Alternative systems aim to reduce inputs, maintain profits
Authors AffiliationsK. Klonsky is Extension Specialist is Staff Research Associate, Department of Agricultural Economics, UC Davis; P. Livingston is Staff Research Associate, Department of Agricultural Economics, UC Davis.
Hilgardia 48(5):34-42. DOI:10.3733/ca.v048n05p34. September 1994.
The economic component of the Sustainable Agriculture Farming Systems (SAFS) project at UC Davis compared the financial performance of low-input and organic farming systems to conventional systems. All of the systems have been profitable over the first 4 years of the project. However, nei- ther the organic nor lo w-input systems have been able to show equivalent profits to either of the conventional systems on a whole farm basis without organic price premiums.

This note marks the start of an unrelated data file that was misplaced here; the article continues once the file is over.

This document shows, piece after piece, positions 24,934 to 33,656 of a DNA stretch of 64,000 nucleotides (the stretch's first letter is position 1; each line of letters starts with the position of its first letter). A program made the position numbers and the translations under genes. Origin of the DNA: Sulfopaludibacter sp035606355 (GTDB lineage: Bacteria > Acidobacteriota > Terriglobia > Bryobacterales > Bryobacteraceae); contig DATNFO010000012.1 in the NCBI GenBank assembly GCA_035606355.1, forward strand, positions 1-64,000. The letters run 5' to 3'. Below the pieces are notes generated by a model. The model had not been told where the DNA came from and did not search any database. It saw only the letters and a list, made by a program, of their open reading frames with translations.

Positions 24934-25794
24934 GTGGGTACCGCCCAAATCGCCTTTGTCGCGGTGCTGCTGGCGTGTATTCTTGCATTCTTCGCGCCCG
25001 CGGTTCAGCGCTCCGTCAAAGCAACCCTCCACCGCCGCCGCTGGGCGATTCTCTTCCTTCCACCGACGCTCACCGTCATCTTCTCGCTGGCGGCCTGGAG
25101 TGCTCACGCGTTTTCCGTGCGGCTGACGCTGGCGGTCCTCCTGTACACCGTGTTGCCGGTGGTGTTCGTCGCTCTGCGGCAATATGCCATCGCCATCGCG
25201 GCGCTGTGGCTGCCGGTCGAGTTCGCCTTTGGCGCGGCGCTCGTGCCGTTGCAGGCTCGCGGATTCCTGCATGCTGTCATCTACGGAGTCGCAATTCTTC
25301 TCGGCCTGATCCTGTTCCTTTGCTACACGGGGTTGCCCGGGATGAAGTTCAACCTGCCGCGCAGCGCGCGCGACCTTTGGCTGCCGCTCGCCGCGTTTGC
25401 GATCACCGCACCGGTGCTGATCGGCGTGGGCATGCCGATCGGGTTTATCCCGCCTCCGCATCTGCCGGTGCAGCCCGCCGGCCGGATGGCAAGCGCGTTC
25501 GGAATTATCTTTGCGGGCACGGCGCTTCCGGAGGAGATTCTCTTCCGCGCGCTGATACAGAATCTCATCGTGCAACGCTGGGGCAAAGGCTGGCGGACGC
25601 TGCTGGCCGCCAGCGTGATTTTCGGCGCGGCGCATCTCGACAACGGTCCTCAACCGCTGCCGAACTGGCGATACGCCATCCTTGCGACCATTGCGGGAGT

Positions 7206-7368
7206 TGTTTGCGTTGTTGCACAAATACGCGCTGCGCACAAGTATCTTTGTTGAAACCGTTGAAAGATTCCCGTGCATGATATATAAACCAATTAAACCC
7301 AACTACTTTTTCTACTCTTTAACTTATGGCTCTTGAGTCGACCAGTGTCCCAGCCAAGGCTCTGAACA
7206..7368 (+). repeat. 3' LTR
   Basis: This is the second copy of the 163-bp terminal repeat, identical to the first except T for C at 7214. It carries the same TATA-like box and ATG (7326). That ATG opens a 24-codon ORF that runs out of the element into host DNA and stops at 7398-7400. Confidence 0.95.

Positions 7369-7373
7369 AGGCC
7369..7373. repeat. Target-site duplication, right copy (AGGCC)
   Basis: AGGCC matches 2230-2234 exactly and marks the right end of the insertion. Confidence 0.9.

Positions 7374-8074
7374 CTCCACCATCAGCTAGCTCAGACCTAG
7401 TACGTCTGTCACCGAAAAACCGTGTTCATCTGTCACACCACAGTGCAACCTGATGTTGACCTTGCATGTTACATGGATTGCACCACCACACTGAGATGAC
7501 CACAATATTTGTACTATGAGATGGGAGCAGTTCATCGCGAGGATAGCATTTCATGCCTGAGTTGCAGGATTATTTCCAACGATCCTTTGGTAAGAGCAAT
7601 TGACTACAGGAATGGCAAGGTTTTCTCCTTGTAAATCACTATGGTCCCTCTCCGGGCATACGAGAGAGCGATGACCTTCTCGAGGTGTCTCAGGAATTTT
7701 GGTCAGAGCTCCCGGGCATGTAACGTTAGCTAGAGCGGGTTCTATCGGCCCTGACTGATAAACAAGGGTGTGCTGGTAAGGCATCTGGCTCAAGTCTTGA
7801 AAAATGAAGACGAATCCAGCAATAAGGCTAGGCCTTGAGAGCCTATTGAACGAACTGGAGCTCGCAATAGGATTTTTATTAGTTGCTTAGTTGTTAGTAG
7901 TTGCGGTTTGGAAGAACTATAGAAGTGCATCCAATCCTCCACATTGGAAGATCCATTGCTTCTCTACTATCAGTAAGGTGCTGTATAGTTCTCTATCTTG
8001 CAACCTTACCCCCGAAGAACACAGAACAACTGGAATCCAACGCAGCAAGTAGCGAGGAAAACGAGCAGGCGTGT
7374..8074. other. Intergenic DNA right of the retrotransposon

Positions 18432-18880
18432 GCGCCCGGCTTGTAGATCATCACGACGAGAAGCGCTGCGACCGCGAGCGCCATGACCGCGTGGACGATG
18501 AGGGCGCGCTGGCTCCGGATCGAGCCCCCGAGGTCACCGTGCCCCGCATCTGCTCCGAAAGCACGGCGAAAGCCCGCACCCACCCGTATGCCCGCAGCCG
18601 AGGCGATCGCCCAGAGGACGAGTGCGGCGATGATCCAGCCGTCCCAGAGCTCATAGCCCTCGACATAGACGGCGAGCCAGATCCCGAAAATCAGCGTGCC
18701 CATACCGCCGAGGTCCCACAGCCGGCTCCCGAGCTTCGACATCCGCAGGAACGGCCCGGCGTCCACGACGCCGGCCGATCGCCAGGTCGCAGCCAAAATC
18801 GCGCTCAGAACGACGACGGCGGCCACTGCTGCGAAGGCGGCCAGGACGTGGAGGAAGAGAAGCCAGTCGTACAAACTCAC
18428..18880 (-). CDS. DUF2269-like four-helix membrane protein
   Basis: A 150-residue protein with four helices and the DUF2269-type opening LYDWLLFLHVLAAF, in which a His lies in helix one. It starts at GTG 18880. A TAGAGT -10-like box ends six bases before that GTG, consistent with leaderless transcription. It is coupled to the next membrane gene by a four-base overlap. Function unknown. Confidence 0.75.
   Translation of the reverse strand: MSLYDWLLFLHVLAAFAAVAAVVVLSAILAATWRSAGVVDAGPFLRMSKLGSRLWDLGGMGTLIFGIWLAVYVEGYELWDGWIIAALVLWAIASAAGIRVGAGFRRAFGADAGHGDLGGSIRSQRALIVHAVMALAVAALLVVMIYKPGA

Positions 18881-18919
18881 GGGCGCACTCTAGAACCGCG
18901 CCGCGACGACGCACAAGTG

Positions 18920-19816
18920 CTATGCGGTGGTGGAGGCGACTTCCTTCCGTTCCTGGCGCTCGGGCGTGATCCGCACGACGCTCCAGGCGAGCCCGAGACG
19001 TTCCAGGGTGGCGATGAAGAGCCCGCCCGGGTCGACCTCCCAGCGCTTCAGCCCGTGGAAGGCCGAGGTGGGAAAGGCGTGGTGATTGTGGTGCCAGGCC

Also in this issue:Effect of heterozygosity at the double-muscle locus on the performance of market calves
Can ‘sustainable’ be defined? New directions in research needed
Farming in transition – Editor's note
Farming in transition: News Briefs
Farming in transition Overview: Society pressures farmers to adopt more sustainable systems
Sidebar: CSAs: the consumer-farmer connection
Farming in transition: Analysis – Scientists and farmers try new approach to research
Conventional, low-input and organic farming systems compared
Transition from conventional to low-input agriculture changes soil fertility and biology
In low-input and organic systems: Researchers find short-term insect problems, long-term weed problems
Selecting the right cover crop gives multiple benefits